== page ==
No pork and reprimanding us
It is a Christmas tradition in Uganda that every December 23, is a pork feast. We watched pigs being carried to the slaughter slabs using bicycles. Our mother forbade us from visiting Christian homes because there was a high chance that pork was on their menu. I had no problem with munching bacon; the only challenge was most of our relatives are Muslims. If I was with out father in Kampala, we would celebrate the feast.

On the eve of Christmas, everyone was restless. Our mother realised that she had left groceries on the bus and she sent for some, meanwhile, we were sent to buy beef from the butchery.

“If you return after the spit has dried, strokes of cane await you,” warned Aunt Rehema. Before she could blink twice, Ronnie and I dashed off to Kamdini, the nearby trading centre. Quick as our legs could carry us, we bought the meat and returned worried about the next step. The spit had dried, but aunt just gave us banana juice and asked us to sweep the compound. The girls were all preparing food for the next day.

Christmas Day in the vicinity
Friday December 25, 1998 was the long awaited day. We woke up to the aroma of delicious dishes. The Christmas morning breakfast was light because a lot of food lay ahead in the day. After our big cousin Vauline ensuring that we were spotlessly clean, we got dressed up for church in similar fashion: It was a combination (combinay) of floral shirts and shorts. What differentiated our clothes were the colours!

At the house of the lord, nearly the entire village was present. “Hallelujiah, Hallelujiah…Jesus is born,” chanted the head of laity. Kyema Church of Uganda was a convergence point for worshippers from all the neighbouring villages of Kigulya, Kisarabwire, Katama, to name but a few. Kyema Church set up near a primary school fringed by age old trees was a tranquil place.

The church was a hub of village social life, a place where announcements varied from wedding plans, funeral arrangements, leadership appointments, and high profile visits. The church had a practice of stand-and-greet for first time congregants, and those who had travelled from Kampala to celebrate the most anticipated calendar date. During the service, the head of laity recognised the presence of Kasumali. “Tutangiire Omunyoro Kasumali. Akasumi karabireho tutakumurora omukanisa,” he announced in Runyoro. Translated as, “Let us welcome Mr Kasumali. It has been long since we last saw you in Church.” In his 50s, Kasumali prayed once a year and that was on Christmas.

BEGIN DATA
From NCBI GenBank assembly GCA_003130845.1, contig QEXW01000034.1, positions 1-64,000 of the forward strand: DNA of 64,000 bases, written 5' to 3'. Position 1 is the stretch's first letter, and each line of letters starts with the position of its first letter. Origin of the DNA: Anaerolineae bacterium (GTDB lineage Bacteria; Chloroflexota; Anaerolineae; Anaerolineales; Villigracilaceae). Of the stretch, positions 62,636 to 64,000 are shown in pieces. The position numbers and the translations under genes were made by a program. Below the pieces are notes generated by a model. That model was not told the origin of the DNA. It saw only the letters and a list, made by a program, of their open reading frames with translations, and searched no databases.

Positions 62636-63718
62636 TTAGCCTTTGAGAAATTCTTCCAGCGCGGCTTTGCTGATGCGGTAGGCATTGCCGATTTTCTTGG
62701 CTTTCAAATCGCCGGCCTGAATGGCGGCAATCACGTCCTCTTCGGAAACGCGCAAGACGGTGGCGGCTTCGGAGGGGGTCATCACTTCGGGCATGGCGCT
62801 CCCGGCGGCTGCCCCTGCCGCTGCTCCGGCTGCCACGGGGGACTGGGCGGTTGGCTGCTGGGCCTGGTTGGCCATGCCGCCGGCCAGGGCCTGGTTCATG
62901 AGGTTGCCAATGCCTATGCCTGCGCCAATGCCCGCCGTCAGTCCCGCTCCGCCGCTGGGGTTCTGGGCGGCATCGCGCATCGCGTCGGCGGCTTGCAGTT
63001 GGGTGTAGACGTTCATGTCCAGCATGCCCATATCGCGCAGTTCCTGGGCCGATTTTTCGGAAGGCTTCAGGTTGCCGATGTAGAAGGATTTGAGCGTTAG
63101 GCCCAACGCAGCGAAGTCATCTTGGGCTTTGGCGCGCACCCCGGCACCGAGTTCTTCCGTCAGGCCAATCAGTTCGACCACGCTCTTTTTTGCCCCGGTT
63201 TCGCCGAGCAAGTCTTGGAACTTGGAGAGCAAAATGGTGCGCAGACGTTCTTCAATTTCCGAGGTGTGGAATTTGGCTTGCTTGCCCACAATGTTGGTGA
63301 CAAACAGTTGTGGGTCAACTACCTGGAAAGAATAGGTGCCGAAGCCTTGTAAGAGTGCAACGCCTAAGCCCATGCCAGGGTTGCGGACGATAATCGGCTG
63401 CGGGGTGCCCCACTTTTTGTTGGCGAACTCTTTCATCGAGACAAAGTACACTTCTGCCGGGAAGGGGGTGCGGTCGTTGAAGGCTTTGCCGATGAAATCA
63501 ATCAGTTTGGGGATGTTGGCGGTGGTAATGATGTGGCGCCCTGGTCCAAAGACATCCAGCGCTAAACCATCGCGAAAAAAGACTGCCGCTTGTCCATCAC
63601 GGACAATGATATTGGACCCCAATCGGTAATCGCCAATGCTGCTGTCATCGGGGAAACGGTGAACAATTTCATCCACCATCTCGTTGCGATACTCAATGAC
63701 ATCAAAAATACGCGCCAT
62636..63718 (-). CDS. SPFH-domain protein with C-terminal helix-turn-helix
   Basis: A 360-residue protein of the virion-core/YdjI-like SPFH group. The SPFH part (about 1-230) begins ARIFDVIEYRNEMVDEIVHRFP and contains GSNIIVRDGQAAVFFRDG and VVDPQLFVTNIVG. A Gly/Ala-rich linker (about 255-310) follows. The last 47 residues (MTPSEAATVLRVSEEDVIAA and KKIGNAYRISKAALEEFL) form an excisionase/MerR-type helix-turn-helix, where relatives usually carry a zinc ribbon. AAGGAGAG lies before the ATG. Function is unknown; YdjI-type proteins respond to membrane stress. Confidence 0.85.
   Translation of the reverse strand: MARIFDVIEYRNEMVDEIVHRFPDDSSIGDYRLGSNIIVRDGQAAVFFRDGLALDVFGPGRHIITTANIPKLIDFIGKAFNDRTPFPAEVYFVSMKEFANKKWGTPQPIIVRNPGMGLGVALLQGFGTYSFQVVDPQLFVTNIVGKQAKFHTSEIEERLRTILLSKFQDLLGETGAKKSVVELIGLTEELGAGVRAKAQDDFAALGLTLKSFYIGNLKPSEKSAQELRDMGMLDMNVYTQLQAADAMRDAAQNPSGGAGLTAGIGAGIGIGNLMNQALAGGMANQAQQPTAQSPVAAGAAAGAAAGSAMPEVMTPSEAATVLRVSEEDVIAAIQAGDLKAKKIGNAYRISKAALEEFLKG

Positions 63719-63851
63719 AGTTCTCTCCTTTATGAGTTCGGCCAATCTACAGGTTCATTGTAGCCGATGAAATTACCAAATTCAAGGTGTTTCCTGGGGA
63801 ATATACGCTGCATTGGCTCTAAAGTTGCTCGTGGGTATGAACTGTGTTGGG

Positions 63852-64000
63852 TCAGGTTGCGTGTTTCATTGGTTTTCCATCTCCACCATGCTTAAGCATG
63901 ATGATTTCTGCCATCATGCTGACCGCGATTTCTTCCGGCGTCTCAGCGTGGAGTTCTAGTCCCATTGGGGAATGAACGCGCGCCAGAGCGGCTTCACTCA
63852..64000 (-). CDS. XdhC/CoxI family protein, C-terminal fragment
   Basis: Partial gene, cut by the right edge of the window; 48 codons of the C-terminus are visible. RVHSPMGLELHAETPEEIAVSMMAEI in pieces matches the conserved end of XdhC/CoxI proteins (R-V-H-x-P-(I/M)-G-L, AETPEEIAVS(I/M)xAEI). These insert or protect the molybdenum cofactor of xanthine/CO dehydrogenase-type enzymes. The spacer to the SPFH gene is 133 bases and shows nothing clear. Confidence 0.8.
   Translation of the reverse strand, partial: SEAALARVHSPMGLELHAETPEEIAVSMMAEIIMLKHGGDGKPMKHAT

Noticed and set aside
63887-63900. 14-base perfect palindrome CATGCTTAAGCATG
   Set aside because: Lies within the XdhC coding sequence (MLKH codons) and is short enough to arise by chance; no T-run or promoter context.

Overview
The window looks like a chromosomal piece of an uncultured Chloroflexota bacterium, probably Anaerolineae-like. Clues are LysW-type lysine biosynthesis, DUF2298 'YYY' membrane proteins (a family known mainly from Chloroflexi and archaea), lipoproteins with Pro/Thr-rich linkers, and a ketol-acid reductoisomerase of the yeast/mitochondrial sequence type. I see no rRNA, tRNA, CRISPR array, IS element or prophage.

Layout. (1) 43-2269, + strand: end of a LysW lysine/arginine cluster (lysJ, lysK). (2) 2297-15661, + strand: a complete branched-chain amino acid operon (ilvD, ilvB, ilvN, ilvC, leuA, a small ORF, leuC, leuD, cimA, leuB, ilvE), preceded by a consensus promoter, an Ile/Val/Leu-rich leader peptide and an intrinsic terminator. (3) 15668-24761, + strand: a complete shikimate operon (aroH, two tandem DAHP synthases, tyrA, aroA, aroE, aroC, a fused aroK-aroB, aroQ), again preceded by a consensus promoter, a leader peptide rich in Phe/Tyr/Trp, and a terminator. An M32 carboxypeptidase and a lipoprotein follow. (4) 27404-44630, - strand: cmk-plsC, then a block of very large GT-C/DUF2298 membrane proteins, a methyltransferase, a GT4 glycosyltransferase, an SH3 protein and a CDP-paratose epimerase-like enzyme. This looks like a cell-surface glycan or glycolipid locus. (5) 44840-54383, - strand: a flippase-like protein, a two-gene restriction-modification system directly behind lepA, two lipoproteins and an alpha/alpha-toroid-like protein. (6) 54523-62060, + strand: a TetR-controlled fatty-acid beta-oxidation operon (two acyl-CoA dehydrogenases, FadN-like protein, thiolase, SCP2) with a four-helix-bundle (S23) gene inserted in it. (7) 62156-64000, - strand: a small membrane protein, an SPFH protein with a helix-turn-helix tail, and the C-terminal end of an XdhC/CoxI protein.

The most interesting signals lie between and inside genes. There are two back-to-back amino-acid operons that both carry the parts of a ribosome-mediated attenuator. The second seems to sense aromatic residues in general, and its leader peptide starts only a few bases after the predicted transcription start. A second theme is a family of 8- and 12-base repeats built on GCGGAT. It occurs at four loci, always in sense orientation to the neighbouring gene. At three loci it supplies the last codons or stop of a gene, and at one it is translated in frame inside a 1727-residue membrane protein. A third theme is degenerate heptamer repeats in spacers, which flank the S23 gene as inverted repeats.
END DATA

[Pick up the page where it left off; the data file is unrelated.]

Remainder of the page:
On this occasion, he wore a white tunic and black shoes. He had a stylish haircut, and dyed his hair black. He was before the Lord to thank him for his goodness.

After service, we strolled home as the elders animatedly exchanged pleasantries and small talk.
The walk took longer because there were lots of stops as our mother would kneel to greet the elderly, and then engage in chit-chat about home and the children. “Edrine (as I am popularly called at home), come and greet jjaja,” our mother commanded. I walked closer to the grey-haired man, and he patted my head.
“My grandson how are you,” he asked in a frail voice. I was a darling to the seemingly 80 –year- old plus.

Chicken was a must
No sooner had we parted ways, than I dashed home to enjoy a delicious range of Christmas food, drinks and snacks. We would never celebrate Christmas without chicken, soda, and rice. A few minutes after the meal, Uncle Safari, the family DJ, brought out his favourite radio and cassettes with music collection for a dance challenge.

His music comprised the best of Afrigo Band, Chance Nalubega’s Gomiba band, Sarah Birungi of Iro stars, Madilu System, Awilo Longomba and Zaiko Langalanga.

Later in the evening, the boys were granted permission to go watch a translated film at the local video hall until late in the night. For Shs100, we watched Deadly Prey, a story of former soldier who is kidnapped for participating in human hunt.
As I recount these fond memories, and compare the latest trends. I believe that 1998 had one of the Christmases I miss.